"All right! You needn't tweak my mane!"
At the station he wrote a second telegram to the farm, and then tore it up; he could not have explained why. From Brixham they drove in a very little wagonette. There, squeezed between Sabina and Freda, with his knees touching Stella's, they played "Up, Jenkins "; and the gloom he was feeling gave way to frolic. In this one day more to think it over, he did not want to think! They ran races, wrestled, paddled--for to-day nobody wanted to bathe--they sang catches, played games, and ate all they had brought. The little girls fell asleep against him on the way back, and his knees still touched Stella's in the narrow wagonette. It seemed incredible that thirty hours ago he had never set eyes on any of those three flaxen heads. In the train he talked to Stella of poetry, discovering her favourites, and telling her his own with a pleasing sense of superiority; till suddenly she said, rather low:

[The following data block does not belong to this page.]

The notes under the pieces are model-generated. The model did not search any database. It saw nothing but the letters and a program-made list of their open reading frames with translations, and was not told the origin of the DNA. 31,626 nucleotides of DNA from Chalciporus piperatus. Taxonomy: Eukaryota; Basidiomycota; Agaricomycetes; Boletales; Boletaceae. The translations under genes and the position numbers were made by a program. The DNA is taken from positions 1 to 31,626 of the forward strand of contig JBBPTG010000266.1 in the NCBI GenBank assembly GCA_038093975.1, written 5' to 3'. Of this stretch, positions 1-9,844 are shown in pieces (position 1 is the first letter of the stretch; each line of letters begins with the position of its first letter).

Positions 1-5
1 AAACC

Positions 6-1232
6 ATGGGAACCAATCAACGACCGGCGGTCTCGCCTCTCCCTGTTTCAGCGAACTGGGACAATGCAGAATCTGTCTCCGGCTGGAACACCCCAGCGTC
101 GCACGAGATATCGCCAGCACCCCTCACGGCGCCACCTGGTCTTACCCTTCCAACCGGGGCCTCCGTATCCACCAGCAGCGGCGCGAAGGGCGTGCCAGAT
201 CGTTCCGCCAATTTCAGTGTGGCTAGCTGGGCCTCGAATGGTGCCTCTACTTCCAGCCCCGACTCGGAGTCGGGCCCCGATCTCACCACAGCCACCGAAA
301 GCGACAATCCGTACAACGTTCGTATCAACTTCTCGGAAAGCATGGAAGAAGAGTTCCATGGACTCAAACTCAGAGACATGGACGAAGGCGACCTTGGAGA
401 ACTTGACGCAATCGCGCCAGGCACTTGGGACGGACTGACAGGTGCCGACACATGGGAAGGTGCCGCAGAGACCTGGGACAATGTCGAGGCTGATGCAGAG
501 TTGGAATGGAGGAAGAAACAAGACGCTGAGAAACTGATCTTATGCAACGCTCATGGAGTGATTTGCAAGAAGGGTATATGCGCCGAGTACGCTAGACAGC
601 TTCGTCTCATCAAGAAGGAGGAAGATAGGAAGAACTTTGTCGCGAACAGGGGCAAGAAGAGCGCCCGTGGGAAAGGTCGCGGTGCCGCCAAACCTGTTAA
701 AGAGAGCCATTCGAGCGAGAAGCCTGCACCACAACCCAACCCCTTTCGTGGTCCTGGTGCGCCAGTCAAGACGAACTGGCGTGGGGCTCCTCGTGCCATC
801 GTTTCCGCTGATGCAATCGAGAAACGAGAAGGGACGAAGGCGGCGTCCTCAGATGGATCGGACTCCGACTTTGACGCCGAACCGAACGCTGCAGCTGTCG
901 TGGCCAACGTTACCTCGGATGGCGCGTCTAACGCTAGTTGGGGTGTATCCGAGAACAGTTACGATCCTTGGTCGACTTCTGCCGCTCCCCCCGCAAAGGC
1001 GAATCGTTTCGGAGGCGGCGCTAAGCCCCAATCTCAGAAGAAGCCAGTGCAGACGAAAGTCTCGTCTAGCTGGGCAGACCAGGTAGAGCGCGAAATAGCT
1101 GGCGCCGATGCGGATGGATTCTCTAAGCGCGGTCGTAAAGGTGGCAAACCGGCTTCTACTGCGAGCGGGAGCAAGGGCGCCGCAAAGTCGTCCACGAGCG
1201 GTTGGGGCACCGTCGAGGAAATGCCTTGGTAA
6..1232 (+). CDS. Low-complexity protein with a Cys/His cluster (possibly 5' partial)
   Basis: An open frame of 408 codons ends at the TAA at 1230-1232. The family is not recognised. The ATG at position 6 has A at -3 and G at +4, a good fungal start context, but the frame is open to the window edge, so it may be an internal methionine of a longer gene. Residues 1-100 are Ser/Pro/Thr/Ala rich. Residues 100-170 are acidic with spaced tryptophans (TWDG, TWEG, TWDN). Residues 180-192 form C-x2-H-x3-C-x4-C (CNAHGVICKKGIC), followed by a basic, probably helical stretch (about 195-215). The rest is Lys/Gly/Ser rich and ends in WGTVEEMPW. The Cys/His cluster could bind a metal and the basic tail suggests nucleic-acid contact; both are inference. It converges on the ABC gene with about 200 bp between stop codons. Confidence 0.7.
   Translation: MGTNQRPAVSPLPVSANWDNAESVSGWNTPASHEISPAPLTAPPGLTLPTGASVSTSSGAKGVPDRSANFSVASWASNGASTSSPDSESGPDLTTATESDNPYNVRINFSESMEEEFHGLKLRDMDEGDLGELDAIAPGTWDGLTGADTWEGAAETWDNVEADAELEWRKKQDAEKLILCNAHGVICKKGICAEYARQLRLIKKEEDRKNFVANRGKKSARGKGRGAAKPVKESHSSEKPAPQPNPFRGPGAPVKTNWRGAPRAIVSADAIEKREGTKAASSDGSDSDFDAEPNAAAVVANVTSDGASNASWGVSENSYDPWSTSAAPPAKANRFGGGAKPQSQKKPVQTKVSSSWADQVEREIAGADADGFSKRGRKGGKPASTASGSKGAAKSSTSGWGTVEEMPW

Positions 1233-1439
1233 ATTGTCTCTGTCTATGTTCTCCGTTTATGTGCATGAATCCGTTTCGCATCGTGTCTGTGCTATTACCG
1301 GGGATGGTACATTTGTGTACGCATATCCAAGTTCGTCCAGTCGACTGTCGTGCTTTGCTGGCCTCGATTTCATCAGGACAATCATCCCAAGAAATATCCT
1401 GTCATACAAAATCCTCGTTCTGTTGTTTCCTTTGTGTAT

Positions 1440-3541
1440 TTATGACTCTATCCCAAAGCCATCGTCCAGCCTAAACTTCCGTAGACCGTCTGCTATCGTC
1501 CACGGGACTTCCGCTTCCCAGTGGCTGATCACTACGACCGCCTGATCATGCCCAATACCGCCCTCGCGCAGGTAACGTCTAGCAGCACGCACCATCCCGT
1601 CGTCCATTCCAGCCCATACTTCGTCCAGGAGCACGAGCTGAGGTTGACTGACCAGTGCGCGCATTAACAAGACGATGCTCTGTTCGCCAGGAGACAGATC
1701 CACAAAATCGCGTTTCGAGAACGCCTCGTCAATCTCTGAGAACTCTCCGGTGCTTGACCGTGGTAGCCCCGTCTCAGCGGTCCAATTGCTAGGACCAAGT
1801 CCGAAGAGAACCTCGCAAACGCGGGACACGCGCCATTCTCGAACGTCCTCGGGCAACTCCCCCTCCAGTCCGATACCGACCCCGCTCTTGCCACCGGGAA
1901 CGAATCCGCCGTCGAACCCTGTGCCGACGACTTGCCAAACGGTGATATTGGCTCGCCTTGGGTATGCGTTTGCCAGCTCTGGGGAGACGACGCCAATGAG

"Phil says you don't believe in a future life, Frank. I think that's dreadful."
Disconcerted, Ashurst muttered:
"I don't either believe or not believe--I simply don't know."
"I couldn't bear that. What would be the use of living?"
Watching the frown of those pretty oblique brows, Ashurst answered:
"I don't believe in believing things because a one wants to."